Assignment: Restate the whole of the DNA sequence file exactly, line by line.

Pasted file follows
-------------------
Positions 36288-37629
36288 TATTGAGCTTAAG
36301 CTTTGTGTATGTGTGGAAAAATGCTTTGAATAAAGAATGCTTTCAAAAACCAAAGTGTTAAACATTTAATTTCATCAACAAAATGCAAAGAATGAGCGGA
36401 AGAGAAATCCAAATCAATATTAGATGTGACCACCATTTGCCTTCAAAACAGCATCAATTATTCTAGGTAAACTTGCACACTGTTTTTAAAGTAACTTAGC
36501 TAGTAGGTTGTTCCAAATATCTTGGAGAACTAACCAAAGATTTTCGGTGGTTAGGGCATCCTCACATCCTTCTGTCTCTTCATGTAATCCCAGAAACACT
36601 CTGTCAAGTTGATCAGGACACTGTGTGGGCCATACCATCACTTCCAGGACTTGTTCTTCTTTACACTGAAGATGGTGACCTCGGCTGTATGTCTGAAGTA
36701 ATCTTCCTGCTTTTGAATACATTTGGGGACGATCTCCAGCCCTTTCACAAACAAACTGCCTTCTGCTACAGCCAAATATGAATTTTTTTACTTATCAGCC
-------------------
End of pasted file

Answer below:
Positions 36288-37629
36288 TATTGAGCTTAAG
36301 CTTTGTGTATGTGTGGAAAAATGCTTTGAATAAAGAATGCTTTCAAAAACCAAAGTGTTAAACATTTAATTTCATCAACAAAATGCAAAGAATGAGCGGA
36401 AGAGAAATCCAAATCAATATTAGATGTGACCACCATTTGCCTTCAAAACAGCATCAATTATTCTAGGTAAACTTGCACACTGTTTTTAAAGTAACTTAGC
36501 TAGTAGGTTGTTCCAAATATCTTGGAGAACTAACCAAAGATTTTCGGTGGTTAGGGCATCCTCACATCCTTCTGTCTCTTCATGTAATCCCAGAAACACT
36601 CTGTCAAGTTGATCAGGACACTGTGTGGGCCATACCATCACTTCCAGGACTTGTTCTTCTTTACACTGAAGATGGTGACCTCGGCTGTATGTCTGAAGTA
36701 ATCTTCCTGCTTTTGAATACATTTGGGGACGATCTCCAGCCCTTTCACAAACAAACTGCCTTCTGCTACAGCCAAATATGAATTTTTTTACTTATCAGCC